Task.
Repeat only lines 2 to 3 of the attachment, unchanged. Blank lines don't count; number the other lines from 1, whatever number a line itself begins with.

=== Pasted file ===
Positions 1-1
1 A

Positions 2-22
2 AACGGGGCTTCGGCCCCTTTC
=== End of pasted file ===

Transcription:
1 A

Positions 2-22